Saturday, July 19, 2008




The Neo Taliban of Afghanistan has demonstrated a dual capability---- as a terrorist organization specializing in suicide terrorism and as a conventional guerilla force capable of conventional set-piece battles involving attack-stand-and fight tactics.

2. Its capability as a terrorist organization has remained unimpaired for the last two years. So far this year, it has already committed 73 acts of suicide terrorism as compared to 137 during the whole of last year.

3. Its acts of suicide terrorism are almost as numerous as those witnessed in Iraq, but not as deadly due to the poor training of the suicide bombers.

4. It demonstrated its capability for set-piece conventional battles involving the engagement of large forces during the fighting season of 2006-07. The Taliban units engaged in many of those battles in Afghan territory were trained, motivated and led by Mulla Dadullah.

5.The death of Mulla Dadullah in Afghan territory in an incident in May,2007, impaired its conventional capability. It faced difficulty in finding a suitable replacement for him. This had an impact on the ground situation during the summer of 2007. The much-threatened (by the Taliban) and much-dreaded (by the NATO forces) summer offensive did not materialize.

6. As the NATO commanders were hoping that the tide has started turning against the Taliban, it is showing signs of a second resurgence of its conventional prowess. One has already seen two instances of this. The first was its audacious attack on the Kandahar prison on June 13,2008, during which it took the NATO and Afghan National Army (ANA) forces totally by surprise and rescued about 400 imprisoned Taliban cadres and took them away in motor vehicles without being intercepted by the Canadian forces deployed for the security of this area.

7. The second instance was on July 13,2008, when an estimated 200 jihadi fighters , who had taken shelter, without being detected, in a village called Wanat in the Kunnar province in Eastern Afghanistan managed to attack and over-run an outpost jointly manned by US and ANA forces, after killing nine US soldiers. The US has since vacated this indefensible area, which has reportedly been occupied by the jihadi fighters.

8.What should be worrying is not the occupation of this area by the jihadis, but their ability to keep their movement, assembling in the village and preparations for the attack a secret and the tenacity with which they reportedly fought despite the US outpost calling for air strikes to disperse them.

9.The identity of the fighters and their commander is not yet certain. The Taliban, the Tehrik-e-Taliban Pakistan (TTP), Gulbuddin Heckmatyar’s Hizbe Islami and Al Qaeda are known to be active in this area-----with greater activity by the Hizbe Islami than others. There have also been reports from tribal sources in Pakistan that the Jaish-e-Mohammad (JEM), which has been operating in tandem with Maulana Fazlullah’s Tehrik-e-Nifaz-e-Shariat-e-Mohammadi (TNSM) in the Swat Valley of the North-West Frontier Province (NWFP), has now moved some of its trained cadres to the Kunnar province to fight along with the Hizbe Islami. However, the JEM is essentially a terrorist organization with very little conventional capability.

10.The kind of conventional capability, which was exhibited during the 2006-07 fighting season and is being exhibited now, could come only from either serving or retired Pashtun soldiers of the Pakistani and Afghan armies and those trained by them.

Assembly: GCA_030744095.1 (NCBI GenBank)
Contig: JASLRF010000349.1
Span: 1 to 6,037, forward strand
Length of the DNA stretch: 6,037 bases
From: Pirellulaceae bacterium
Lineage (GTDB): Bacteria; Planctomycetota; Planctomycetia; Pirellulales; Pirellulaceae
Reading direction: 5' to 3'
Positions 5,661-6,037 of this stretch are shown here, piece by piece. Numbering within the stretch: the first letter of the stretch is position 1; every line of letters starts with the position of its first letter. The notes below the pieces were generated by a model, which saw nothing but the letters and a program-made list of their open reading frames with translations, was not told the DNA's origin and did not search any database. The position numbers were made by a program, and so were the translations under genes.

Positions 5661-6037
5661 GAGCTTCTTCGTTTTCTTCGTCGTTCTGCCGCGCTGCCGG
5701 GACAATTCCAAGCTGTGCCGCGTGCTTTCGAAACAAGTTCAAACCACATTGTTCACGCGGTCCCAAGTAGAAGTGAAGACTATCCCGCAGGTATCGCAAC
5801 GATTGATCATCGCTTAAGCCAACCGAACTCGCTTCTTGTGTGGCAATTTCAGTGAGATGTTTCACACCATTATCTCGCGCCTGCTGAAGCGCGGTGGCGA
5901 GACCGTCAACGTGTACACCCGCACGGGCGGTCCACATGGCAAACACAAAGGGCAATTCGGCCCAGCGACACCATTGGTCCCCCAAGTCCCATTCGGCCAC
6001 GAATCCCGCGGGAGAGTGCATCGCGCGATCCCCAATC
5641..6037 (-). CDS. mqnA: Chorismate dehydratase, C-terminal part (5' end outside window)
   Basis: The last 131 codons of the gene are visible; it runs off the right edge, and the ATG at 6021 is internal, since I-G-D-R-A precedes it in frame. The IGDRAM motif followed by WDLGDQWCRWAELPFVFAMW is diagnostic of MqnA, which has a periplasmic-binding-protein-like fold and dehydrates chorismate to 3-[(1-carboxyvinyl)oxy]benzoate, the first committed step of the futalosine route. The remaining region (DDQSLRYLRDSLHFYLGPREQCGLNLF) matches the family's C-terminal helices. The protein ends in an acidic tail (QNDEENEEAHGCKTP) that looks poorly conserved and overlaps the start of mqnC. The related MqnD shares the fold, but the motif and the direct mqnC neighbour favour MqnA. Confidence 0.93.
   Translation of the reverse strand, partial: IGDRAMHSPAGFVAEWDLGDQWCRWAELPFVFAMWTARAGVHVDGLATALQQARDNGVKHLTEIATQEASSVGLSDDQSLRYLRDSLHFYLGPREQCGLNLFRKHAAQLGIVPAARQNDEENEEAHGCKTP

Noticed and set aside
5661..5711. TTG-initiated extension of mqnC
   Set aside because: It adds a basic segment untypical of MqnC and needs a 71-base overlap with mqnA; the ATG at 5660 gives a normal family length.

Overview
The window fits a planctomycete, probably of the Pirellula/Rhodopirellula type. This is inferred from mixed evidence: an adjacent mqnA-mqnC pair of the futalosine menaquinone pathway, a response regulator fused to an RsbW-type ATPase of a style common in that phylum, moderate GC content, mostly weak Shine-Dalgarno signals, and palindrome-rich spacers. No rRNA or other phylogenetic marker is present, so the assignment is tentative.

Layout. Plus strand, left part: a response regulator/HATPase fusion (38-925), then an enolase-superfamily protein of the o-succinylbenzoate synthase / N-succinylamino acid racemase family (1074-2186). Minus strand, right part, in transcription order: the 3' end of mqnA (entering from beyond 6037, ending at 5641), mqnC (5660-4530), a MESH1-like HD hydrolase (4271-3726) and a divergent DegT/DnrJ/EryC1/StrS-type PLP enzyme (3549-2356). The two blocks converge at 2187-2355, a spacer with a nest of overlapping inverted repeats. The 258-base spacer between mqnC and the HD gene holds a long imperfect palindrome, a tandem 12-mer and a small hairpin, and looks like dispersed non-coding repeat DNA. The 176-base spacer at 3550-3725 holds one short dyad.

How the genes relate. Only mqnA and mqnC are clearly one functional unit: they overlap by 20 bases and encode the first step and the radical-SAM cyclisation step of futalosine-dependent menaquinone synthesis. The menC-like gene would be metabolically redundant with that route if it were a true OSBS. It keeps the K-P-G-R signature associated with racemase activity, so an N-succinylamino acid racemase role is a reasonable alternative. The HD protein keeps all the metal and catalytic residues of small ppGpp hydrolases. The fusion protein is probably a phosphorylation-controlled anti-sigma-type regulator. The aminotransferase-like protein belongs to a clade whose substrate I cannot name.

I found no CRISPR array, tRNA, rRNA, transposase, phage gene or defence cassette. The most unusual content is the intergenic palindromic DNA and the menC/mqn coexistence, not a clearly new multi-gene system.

11. In a report carried by it on July 18,2008, the “Financial Times” of London has quoted Admiral Michael Mullen, Chairman of the US Joint Chiefs of Staff, as saying that the July 13’s “well co-ordinated” attack by hundreds of insurgents against a US military outpost near the border with Pakistan demonstrated that the enemy in Afghanistan had “grown bolder, more sophisticated, and more diverse”.

12. He added: “We’re seeing a greater number of insurgents and foreign fighters flowing across the border with Pakistan, unmolested and unhindered. We simply must all do a better job of policing the border region and eliminating the safe havens, which serve today as launching pads for attacks on coalition forces.”

13. An agency report carried by the “News” of Pakistan on July 17,2008, has quoted Admiral Mullen as further saying as follows: “The group that launched the attack trained in safe havens in Pakistan. We see this threat accelerating, almost becoming a syndicate of different groups who heretofore had not worked closely together.”

14. Till recently, Al Qaeda, the Islamic Movement of Uzbekistan (IMU) and the Islamic Jihad Union (IJU), another Uzbek group, were content with keeping their role confined to training the jihadis of the Taliban, the various Pakistani organizations and volunteers from outside. They were not participating in actual battles due to their small number, which they wanted to conserve for operations outside this region. There have been reports that their number has now been bolstered by the arrival of not only experienced fighters from Iraq, but also fresh recruits from the Central Asian Republics, Chechnya and Turks and members of the Uighur diaspora from Turkey.

15. The Pentagon is reported to have ordered an enquiry into the July 13 fiasco in order to establish the identity of the jihadi forces which attacked the outpost, how the outpost was taken by surprise and how the intelligence agencies failed to detect the movement and assembling of the jihadis near the outpost. It has been reported that the jihadis managed to plan and carry out the attack within two days of the outpost being set up.